Saturday, February 14, 2015

Kingsman: The Secret Service



Kingsman: The Secret Service evokes the idea of the “Gentleman Spy”, a concept that we are told reached its zenith in the 1960’s James Bond films. The idea of Bond as the guiding spirit of Kingsman isn’t just suggested through plotting or visual style, it is openly discussed by an agent known as “Galahad” (Colin Firth) and a man named Valentine (Samuel L. Jackson). Kingsman, like every other film I’ve seen directed by Matthew Vaughn, has no time for subtlety. Galahad, whose real name is Harry Hart, and his colleagues are a free-floating intelligence agency that has taken upon itself the task of keeping the world peaceful. (The idea that the Kingsmen are stateless - though very English - is actually an important departure from the Bond films since nowadays countries are just staging areas for different kinds of threats.) Harry reports to a boss we know as Arthur (Michael Caine, exactly as you’d expect) while at the same time mentoring Eggsy (Taron Egerton), a working-class kid to whom Harry thinks he can pass on the Kingsman tradition.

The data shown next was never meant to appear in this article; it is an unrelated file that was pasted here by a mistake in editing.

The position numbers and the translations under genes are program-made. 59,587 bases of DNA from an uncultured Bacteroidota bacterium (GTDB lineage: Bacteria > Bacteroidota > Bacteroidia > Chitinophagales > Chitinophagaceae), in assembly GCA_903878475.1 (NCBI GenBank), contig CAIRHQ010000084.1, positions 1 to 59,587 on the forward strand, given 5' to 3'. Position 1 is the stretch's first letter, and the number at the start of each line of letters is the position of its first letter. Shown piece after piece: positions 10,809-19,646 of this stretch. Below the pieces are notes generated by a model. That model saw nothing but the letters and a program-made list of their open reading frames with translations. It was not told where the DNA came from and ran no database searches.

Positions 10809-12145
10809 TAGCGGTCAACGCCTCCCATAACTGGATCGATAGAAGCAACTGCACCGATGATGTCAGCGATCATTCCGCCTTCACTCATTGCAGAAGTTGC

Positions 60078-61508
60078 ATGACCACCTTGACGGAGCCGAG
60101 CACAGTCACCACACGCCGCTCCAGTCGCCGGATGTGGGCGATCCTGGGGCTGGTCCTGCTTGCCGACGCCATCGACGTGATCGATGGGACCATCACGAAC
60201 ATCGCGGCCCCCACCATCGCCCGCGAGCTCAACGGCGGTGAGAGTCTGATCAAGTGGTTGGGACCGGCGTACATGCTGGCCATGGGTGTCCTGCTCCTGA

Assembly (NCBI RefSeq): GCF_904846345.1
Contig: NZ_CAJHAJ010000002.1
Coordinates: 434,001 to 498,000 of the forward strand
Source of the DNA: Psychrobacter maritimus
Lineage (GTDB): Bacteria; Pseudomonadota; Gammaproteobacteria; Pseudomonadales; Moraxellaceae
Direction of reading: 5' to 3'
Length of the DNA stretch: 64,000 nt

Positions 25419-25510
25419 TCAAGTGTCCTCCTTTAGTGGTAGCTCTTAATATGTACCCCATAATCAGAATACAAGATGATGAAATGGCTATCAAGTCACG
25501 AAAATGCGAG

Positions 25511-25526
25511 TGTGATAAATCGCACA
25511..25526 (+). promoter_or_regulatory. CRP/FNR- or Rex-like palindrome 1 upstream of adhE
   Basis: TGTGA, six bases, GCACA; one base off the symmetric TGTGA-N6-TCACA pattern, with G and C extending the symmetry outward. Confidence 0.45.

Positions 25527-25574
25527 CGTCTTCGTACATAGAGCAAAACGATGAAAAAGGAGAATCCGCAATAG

The preceding paragraph describes garbage of a very high order. Vaughn uses what could have been the setup for a genre pastiche or a political satire to stage a series of set pieces in which the only thing that matters is the degree to which death is treated as a contrivance. There’s a tense scene in which Eggsy and his fellow would be Kingsman Roxy (Sophie Cookson) must survive a parachute jump, and on the low end of the scale a bloody fight sequence in which Harry hacks his way through an American church to the tune of “Free Bird”. Along the way Kingsman (adapted from a Mark Millar/Dave Gibbons comic) stops to fetishize bespoke suits, spy gadgetry, and the already tired idea that people are slaves to their cell phones. The bit about the cell phones is a particular issue for Jackson’s Valentine, whose plans to reorganize society are what set the plot in motion. Jackson, whose character speaks with a lisp and dresses like a Russell Simmons impersonator, appears to be having more fun here than I’ve seen him have in a while but even he can’t save what is essentially a live action video game. There’s a repeated line of dialogue in Kingsman to the effect that what’s happening “isn’t that kind of movie”, in other words that there will be no overly complex schemes or villains giving long speeches at the wrong times. “It isn’t that kind of movie” should be the tagline in the Kingsman advertising, because in two hours time those are the most honest words you’ll hear.

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